matsalen and matbaren by Ilse Crawford


Leading British interior designer Ilse Crawford has just completed the interiors for two new restaurants at the Grand Hotel Stockholm in Sweden. The two restaurants, dining room Matsalen and food bar Matbaren, are run by Mathias Dahlgren, a leading chef who is reinventing Swedish regional cuisine. The restaurants are offering two different dining experiences and therefore needed two very different interiors to complement the restaurants’ atmospheres.


Designer Ilse Crawford about the project: Mathias Dahlgren’s food philosophy was our starting point: “There is a gastronomic philosophy behind this project, where we see it from both a local and a global perspective,” he says. “The local side of it wants to be proud of its heritage, environment, people and of course its products. The global side of it wants to be open to new experiences, new meetings between people, new ideas and foreign products. We would like to be a part of creating the new Swedish identity.”

Matbaren, the food bar, which is a quicker eating experience, and the Matsalen, the slower, more sensual restaurant, we have made two spaces that can be smelt, heard and felt in very different ways. In the Matbaren it is a brisk atmosphere, with the solid feel of a station, made in robust and resonant materials, such as wood panelling, encaustic tile and zinc. The furniture here reflects the menu. There are tables in natural wood, and raw Swedish primitive pieces from the 1700s. There is a mix of Swedish, Scandinavian and global pieces, such as Pyra chairs by Marten Cyren, lights by Jorn Utzen, and chairs by Vico Magistretti. Also some tables in cast iron – a reference to the fact that this was once the showroom of the cast iron kings the Bolinder brothers. Here the food bar and kitchen are a part of the room.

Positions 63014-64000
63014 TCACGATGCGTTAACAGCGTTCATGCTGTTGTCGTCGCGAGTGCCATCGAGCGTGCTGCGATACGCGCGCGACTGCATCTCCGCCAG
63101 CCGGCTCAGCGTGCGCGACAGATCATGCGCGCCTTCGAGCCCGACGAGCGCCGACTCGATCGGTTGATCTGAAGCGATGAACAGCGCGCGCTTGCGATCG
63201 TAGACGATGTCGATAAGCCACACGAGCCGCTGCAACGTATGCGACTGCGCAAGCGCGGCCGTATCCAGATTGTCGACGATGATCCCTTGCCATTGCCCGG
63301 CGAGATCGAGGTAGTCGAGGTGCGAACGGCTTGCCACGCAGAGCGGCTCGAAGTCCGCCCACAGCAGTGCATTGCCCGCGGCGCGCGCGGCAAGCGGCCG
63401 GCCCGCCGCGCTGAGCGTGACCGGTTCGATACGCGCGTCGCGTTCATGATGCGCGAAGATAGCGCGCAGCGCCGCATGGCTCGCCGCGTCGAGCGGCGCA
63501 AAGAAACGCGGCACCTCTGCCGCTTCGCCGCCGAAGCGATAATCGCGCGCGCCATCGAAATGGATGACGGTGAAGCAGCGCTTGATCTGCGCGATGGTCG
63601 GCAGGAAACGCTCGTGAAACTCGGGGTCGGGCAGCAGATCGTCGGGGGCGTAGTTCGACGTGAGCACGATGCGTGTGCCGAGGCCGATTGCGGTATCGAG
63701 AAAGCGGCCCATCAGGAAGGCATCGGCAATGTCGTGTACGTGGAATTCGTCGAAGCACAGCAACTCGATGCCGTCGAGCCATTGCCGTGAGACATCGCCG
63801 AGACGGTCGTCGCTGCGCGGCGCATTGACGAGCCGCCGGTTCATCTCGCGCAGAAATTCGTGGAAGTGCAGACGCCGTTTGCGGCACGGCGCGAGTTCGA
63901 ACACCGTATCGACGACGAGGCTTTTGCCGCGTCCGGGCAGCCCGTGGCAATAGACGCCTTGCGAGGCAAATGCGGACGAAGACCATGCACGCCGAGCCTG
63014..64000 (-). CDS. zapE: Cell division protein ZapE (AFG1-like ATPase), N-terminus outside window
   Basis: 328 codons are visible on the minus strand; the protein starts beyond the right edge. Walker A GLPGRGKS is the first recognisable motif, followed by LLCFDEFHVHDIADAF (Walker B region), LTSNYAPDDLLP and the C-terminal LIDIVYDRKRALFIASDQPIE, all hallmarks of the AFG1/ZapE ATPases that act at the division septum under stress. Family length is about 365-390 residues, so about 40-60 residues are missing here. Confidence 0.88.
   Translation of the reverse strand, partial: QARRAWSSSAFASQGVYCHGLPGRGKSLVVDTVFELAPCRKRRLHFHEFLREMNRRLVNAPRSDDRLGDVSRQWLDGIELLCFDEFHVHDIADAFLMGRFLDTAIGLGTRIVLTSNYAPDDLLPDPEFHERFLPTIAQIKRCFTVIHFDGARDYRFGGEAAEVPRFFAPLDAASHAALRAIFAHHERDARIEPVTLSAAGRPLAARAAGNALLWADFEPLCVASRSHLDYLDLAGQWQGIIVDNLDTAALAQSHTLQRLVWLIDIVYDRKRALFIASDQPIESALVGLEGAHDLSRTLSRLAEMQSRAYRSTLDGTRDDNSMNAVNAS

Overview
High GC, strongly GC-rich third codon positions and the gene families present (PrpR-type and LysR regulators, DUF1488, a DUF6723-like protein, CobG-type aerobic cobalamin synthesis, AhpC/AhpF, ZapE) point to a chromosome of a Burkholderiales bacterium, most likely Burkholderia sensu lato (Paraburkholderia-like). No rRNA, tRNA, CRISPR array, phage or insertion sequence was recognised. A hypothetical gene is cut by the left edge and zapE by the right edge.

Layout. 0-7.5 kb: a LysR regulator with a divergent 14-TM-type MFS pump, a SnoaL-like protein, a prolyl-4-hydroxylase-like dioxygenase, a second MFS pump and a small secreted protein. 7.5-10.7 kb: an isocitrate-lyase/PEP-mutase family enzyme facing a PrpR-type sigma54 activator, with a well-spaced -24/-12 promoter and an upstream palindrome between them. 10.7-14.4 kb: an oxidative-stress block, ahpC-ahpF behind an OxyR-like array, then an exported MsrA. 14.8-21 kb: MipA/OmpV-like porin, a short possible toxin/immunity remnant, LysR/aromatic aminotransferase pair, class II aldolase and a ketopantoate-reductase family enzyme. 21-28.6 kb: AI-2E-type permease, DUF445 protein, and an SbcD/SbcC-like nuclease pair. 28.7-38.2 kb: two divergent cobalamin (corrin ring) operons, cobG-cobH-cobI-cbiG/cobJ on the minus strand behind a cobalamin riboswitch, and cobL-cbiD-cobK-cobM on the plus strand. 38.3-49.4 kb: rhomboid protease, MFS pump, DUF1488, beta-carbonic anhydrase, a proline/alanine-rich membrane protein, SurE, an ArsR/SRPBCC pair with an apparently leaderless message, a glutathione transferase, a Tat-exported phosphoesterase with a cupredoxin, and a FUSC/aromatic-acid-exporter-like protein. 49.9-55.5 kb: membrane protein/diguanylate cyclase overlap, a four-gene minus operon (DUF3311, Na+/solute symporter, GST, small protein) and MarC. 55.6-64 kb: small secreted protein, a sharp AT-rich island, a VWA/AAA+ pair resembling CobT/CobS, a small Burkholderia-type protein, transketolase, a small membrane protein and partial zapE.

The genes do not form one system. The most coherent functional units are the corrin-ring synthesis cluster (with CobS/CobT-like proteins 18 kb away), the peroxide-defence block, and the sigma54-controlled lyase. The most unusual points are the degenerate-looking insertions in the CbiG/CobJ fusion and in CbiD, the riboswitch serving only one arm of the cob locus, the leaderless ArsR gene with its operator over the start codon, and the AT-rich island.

Meanwhile in the Matsalen the atmosphere is more tantalising, intimate and rarified, a place to spend time. The door is a discreet entrance off the bar. This is private space and the materials and furniture reflect this. There is parquet floor in Hungarian Point, Chesterfield sofas in velvet, and golden metals glint softly. The lighting is a mix of beautiful pieces with Swedish classics; a chandelier by Carlo Scarpa and the classic Swedish kitchen lamp, in brass. This is comfortable, sensual, about a more extended relationship with food. In a nod to the history of the Grand Hotel many of the chairs have been rescued from around the hotel and revitalised in soft naturally dyed yellow leather and partnered with chairs by Josef Frank from Svenskt Tenn while the tables have burlesque curvaceous bases designed by Studioilse. In the bar, the walls have been painted a dark indigo to show off its historic floor and the gilded screen from Studio Job. This is a narrative of kitchen implements, Swedish rustic tools and Viking long boats and was specially commissioned for the Mathias Dahlgren restaurant.

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